Got to hang some artwork and mirrors at a cool house in Bel Air a couple days ago. I didn't take any photos because I didn't feel it would have been appropriate. (I always ask permission first.) Anyway, this was easily the biggest house I've been in, and the scale of things was mind boggling.
Bel Air is west of Beverly Hills. It was (and still is) the neighborhood where a lot of "old money" families live.
According to the owner, the house was built in 1927, and it was one of the first homes in Bel Air. I got the impression it had been in her family for some time, but I don't know how they came upon their wealth. (The lady of the house was real nice and down to earth, though. She even had one of the housekeepers heat up a frozen pizza for us to eat for lunch.) The house is a Spanish Colonial style home, with 15,000 sf on what I'm guessing is about an acre of land on a moderate hillside. (The backyard had 7 or 8 different terraced levels, best I could tell.) The covered carport (behind an automatic gate) would easily hold a dozen cars. I lost count of the living rooms, but I can recall at least 8 of them. The master suite alone is bigger than my house. The his and hers walk-in closets in the master suite are bigger than our bedrooms, as are the his and hers master baths. The master suite has a sitting area that includes a full wet bar, reflecting the old days when the owner of the house might be having his own private party downstairs while the big soiree is going on upstairs. The lower level is primarily living spaces (I dunno, probably half a dozen bedrooms along with the master suite) and the upper level(s) are geared mostly for entertaining, with a couple of grand dining rooms and parlors, as well as five or six living rooms or dens. There are also two or three guest bedrooms upstairs, and library/office space too. The kitchen has a bank of four ovens, although you can tell it's been a while since the kitchen was updated...the clocks on the ovens are the old-school "digital" analog clocks with the flip-over numerals. Of course there is the main staircase as well as the servant's stairs, and various passageways to get from one part of the house to another quickly.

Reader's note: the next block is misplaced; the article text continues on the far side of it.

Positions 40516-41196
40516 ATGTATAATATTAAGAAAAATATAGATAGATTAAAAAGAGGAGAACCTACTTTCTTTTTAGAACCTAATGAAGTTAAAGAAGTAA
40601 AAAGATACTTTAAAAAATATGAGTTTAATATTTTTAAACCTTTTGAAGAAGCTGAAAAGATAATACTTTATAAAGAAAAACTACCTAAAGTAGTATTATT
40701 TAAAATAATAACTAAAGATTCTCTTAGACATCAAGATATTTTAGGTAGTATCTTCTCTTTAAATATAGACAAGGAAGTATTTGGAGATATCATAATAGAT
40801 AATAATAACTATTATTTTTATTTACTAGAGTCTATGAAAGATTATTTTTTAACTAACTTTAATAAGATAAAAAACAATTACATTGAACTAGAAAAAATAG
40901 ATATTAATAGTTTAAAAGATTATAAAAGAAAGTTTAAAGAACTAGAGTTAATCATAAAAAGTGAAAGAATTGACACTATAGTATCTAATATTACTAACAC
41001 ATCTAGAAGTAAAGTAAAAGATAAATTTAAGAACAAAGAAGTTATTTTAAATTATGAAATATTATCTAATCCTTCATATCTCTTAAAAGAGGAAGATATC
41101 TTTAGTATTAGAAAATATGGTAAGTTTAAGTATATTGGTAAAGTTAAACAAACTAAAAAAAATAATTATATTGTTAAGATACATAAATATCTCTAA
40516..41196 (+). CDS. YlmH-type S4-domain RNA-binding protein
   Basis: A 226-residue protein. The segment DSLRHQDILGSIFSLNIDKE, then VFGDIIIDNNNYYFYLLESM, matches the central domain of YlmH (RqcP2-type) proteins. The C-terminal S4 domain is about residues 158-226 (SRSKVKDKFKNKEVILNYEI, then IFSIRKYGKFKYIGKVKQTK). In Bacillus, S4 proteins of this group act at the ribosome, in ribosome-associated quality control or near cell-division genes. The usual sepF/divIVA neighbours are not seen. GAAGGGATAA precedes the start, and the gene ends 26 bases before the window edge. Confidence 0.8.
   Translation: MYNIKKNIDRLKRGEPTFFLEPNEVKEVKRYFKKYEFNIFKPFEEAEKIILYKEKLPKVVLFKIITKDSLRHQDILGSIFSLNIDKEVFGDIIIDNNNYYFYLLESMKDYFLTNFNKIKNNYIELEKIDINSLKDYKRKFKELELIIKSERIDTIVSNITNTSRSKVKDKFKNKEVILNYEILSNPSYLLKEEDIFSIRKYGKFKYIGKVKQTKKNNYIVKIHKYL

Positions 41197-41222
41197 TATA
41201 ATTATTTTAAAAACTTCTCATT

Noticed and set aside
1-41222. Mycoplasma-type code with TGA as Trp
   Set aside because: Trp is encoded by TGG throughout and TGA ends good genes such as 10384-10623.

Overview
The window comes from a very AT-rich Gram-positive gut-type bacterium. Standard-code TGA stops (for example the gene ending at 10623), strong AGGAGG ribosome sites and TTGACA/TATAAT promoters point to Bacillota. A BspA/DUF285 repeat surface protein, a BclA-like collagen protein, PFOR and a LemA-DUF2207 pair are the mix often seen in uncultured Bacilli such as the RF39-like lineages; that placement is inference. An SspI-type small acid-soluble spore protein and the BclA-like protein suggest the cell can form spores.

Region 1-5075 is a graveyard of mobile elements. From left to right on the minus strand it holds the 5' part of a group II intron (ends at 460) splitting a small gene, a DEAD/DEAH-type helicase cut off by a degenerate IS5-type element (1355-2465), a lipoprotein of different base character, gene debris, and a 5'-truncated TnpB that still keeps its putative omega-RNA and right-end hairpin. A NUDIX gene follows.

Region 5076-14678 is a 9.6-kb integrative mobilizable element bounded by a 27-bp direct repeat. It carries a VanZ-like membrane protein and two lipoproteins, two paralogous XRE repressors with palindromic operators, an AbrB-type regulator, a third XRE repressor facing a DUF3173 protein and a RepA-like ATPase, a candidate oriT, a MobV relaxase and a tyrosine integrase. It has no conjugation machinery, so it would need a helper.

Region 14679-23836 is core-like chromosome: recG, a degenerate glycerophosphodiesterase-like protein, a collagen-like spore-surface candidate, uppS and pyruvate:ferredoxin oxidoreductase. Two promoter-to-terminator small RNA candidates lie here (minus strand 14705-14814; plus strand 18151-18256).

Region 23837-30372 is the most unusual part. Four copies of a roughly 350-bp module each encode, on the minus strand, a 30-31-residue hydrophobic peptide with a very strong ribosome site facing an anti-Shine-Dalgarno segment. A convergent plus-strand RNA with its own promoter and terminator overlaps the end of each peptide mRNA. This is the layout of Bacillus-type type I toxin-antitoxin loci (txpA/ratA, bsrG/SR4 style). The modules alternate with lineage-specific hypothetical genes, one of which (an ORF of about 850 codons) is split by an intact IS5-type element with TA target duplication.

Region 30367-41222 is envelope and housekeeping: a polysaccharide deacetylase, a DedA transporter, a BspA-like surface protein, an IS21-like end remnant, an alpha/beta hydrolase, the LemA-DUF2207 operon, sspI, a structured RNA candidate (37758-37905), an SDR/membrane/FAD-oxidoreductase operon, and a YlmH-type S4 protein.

The house itself is beautifully crafted, with a lot of the original details still intact. Wrought iron work, hand-painted murals on walls, padded upholstered walls in some of the bedrooms, and lots of curves and arches in the lath and plaster work throughout. And unlike a lot of the fancy homes we work in, this one felt and looked lived in. The owners have kids, so there were more toys than sculptures, and we didn't have to wear clean room booties on our shoes before walking on the hardwood floors. (Which happens at some houses.) The owner did say keeping the place maintained is a lot of work, although she's got two housekeepers and a nanny helping out. (One of the kids has special needs, so the nanny is primarily there to help care for her.)
Best I can do for a photo is this screen shot from Google Maps...it gives a hint at how sprawling the place was. I got lost more than once just going from room to room.